Tuesday, February 4, 2020

Three Beautiful Things 02/03/20: Drive to Burke with Ed, Ducks' Historic Win, Foyle Rivets Me

1. Ed and I took a drive up to Burke this morning to look at work sites Ed's been on lately, to check out the snow depth, and marvel at the mining and labor history in this tight canyon. I was especially happy to get oriented as to where the Cooper Pass road is located and look forward to some drives and hikes up that way.

2. Watching the women's Oregon Ducks basketball team defeat the Connecticut Huskies, 74-56, was the most enjoyable basketball game I've watched all season. The Ducks performed beautifully in every aspect of the game: they played stout defense, rebounded with might, passed the ball unselfishly, skillfully, and artfully, and set up one another for excellent shots and converted a good percentage of them. All of the Ducks' starters scored ten or more points, led by Ruthy Hebard with 22 (to go with her 12 rebounds).

Connecticut effectively devoted much of their defensive attention on Sabrina Ionescu and Oregon demonstrated emphatically tonight that if a team is going to double team or in any other way give Ionsescu special attention, then she, and her teammates, especially Minyon Moore, will find open and successful shooters, whether it's Erin Boley from beyond the arc, Ruthy Hebard rolling to the iron, or Satou Sallaby finding open lanes driving to the hoop or knocking down outside shots.

In past posts, I have stated that I didn't think Minyon Moore, as a graduate transfer, had quite found her place on this team. Tonight, Minyon Moore looked the most comfortable I've seen her with her teammates. She made some strong drives to the cup and drew fouls; she became, in my opinion, a leader on defense, setting a tone of determination and toughness that other Ducks drew inspiration from; she also executed some nifty assists, making well-time passes to cutting players.

If I'm right and if Minyon Moore is blending into Oregon's offensive system and setting a fierce tone on defense, helping elevate the Ducks, making them more cohesive without the ball, then an already mighty team is going to be even stronger and will continue to grow and improve.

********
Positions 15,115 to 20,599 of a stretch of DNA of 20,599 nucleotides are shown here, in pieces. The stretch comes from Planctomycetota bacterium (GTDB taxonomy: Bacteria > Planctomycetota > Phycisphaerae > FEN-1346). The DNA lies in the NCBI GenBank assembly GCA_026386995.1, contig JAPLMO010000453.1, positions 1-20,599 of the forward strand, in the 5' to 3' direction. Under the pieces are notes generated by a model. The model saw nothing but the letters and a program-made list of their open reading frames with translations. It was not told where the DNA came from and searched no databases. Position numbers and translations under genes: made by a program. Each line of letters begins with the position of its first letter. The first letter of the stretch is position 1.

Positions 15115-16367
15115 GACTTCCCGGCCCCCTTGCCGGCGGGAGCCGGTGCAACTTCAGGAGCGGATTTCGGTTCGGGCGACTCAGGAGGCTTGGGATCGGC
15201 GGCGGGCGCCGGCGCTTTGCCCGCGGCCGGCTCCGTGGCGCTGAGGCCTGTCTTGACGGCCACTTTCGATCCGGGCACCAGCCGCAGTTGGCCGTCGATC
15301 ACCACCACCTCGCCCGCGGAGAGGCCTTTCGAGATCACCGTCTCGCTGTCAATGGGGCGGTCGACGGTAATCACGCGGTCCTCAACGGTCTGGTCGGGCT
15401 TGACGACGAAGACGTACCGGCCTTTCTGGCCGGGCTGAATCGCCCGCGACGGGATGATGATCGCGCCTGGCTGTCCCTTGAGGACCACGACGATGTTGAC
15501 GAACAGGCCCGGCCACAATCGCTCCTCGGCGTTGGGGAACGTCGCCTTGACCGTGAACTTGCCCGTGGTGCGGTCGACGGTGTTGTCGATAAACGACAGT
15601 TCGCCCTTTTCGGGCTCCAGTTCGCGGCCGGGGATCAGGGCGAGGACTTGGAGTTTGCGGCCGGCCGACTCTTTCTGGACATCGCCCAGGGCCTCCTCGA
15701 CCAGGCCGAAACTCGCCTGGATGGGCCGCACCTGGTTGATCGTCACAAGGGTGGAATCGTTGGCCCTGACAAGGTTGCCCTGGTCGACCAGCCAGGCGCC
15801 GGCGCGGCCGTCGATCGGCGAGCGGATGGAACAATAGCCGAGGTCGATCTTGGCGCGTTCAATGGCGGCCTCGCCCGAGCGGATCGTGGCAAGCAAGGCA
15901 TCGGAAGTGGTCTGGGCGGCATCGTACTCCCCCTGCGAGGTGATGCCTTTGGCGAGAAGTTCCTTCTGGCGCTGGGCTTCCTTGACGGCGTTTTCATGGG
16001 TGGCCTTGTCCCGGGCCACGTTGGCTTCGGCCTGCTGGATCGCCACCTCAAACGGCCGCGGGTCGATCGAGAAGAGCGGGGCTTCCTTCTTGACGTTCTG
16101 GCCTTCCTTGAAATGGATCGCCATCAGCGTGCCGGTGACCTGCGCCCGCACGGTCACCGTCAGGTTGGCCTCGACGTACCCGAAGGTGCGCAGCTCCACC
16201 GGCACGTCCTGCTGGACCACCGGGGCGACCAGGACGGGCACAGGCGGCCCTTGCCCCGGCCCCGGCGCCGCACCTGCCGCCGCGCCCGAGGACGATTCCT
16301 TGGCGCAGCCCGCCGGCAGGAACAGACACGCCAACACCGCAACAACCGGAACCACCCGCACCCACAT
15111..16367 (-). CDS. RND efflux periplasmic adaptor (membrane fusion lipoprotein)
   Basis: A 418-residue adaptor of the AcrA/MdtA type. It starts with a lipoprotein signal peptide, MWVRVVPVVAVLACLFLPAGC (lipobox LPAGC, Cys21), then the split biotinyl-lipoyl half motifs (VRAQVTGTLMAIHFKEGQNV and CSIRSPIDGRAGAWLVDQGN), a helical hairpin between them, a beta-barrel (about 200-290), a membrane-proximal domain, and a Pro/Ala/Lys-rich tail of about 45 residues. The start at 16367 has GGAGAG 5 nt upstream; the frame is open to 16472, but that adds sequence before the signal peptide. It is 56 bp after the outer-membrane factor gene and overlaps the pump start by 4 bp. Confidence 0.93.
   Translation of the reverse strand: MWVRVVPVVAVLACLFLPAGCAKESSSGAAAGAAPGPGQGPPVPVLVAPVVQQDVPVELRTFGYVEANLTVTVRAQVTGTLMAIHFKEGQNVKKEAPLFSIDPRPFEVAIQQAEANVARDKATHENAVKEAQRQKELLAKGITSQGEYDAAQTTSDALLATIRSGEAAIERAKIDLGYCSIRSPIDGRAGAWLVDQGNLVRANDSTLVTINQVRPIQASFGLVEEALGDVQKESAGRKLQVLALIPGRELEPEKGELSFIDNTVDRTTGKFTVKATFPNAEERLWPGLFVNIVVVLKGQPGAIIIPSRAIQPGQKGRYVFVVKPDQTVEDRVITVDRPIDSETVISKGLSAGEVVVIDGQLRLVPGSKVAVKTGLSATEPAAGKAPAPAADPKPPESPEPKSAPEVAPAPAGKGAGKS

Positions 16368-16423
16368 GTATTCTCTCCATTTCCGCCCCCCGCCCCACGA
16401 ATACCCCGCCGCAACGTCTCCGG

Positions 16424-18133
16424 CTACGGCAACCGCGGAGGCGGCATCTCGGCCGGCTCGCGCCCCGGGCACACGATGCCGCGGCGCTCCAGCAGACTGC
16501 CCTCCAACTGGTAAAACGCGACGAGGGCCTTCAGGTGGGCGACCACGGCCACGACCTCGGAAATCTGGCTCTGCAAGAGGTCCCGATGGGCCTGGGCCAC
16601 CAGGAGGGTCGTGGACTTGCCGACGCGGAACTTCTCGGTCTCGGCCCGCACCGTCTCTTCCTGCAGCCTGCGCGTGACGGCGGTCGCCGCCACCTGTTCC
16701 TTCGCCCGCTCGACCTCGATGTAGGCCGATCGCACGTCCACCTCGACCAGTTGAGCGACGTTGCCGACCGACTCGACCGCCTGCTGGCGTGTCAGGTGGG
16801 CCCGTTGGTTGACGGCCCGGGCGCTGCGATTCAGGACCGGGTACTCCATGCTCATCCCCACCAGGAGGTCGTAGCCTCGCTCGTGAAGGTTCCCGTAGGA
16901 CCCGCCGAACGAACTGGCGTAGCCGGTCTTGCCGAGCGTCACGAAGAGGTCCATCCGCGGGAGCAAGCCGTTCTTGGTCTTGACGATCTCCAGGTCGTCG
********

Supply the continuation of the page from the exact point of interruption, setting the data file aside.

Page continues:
I would love to see Erin Boley continue to have spurts of scoring like she did tonight. When she's on, the Ducks' opponents cannot pack their defense inside and all kinds of scoring opportunities open up in the paint -- where, by the way, Oregon scored 44 points (to UConn's 14).

It was a historic win for Oregon. Connecticut hadn't lost a game at home in seven years. No one had ever defeated the Huskies by such a wide margin since Gampel Pavillion opened 30 years ago. It was Oregon's first win over a top five team on the road in program history.

I absolutely loved witnessing it.

3. I'm wondering if those of you who also watch Foyle's War might remember the episode from Season 1 that I watched for the second time tonight. It's a complicated episode that nearly defies summation. It involves corruption in the RAF, thievery in the world of art, Foyle nearly losing Samantha, his driver, military sexual assault, a suicide, Foyle's son being framed for treason, and two murders. Foyle is a buttoned up man, not at all prone to overt expressions of emotions, and while he remained composed throughout this episode, it was clear that he was feeling, underneath his stoic facade, deep feelings of anger, sadness, disgust, and pride. 

One of my favorite developments in this episode was similar to my one of my favorite developments in tonight's U of O basketball game.

I loved seeing Minyon Moore, as a Duck, come into her own more than I've seen all season; likewise, I loved seeing Foyle's assistant, Paul Milner, do the same as a detective.  Tonight, he did some investigating that opened the way to solving the art thievery and the two murders, savvy work beyond what we'd seen him do before and heightening his esteem in the eyes of Christopher Foyle.

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